Ancient Floras of Western Australia
Author: Steve McLoughlin and Ken McNamara
Western Australia has one of the most diverse floras in the world. From the giant Karri and Tingle forests in the south, to the scattered tropical rainforests in the north; from the incredibly species-rich sand heath flora in the south-west, to the desert floras of the inland parts of the State, more than 12,000 species of vascular plants are estimated to exist. It was a very different world 440 million years ago, when the first animals were struggling on to the land. Fossilised trackways at Kalbarri made by giant scorpion- and centipede-like animals provide evidence that armoured arthropods were the first animals to leave the rivers and lakes to venture onto the land. But was it a lush land swathed in plants, awaiting the first herbivores to graze upon them? Almost certainly not.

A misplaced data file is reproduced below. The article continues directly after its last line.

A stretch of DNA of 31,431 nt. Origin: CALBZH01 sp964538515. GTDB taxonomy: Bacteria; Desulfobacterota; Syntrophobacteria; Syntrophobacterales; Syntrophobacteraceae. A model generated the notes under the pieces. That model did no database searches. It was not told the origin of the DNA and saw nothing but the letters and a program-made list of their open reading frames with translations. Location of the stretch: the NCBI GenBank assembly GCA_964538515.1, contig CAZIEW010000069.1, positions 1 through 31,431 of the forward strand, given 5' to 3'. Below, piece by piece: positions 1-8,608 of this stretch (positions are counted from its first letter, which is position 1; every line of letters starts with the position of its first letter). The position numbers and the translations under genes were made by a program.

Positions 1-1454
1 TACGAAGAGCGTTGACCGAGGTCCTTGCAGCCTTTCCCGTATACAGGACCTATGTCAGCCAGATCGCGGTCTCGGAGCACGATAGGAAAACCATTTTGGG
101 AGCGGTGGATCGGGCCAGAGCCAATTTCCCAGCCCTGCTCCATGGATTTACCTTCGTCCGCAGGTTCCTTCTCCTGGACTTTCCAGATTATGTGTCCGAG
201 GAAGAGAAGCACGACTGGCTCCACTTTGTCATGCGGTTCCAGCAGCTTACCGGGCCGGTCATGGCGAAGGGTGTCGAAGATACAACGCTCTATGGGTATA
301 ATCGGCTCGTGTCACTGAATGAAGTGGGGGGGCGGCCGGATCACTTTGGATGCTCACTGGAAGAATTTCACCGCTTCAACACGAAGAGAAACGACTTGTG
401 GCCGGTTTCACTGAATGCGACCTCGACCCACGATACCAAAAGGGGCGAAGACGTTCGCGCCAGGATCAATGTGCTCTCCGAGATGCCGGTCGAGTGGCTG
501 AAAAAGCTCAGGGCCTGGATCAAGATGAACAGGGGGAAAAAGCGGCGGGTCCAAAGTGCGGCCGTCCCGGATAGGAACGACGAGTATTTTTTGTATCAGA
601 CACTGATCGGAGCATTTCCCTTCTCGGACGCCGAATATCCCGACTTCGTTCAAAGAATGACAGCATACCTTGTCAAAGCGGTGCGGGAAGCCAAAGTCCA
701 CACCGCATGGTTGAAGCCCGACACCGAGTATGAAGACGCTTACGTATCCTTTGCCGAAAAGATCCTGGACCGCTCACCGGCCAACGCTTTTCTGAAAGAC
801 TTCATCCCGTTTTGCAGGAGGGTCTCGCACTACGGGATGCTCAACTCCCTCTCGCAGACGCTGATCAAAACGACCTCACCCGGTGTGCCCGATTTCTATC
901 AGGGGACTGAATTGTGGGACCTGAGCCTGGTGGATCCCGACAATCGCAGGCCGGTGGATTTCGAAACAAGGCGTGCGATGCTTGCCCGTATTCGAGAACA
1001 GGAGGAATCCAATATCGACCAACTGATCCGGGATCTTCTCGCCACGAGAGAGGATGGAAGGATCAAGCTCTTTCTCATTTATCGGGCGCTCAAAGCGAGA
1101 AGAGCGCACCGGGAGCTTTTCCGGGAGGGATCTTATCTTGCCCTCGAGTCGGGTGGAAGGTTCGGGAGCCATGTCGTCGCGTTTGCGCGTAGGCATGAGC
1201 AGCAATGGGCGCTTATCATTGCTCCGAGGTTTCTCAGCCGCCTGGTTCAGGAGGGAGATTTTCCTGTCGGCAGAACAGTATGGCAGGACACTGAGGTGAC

On the contrary, it was largely a bare, rocky, windswept world, for the only plants to have gained a foothold before the animals were likely to have been little mosses and liverworts, clinging tenaciously to damp, shady hollows. The higher, or vascular, plants had yet to evolve. When they did appear, some 30 million years later, there followed an enormous diversification and evolutionary radiation, the fallout of which still reverberates around the world today in the profound effects that the flourishing plant communities had on the Earth's climate, on the rates of weathering and erosion, and on the evolution of land animals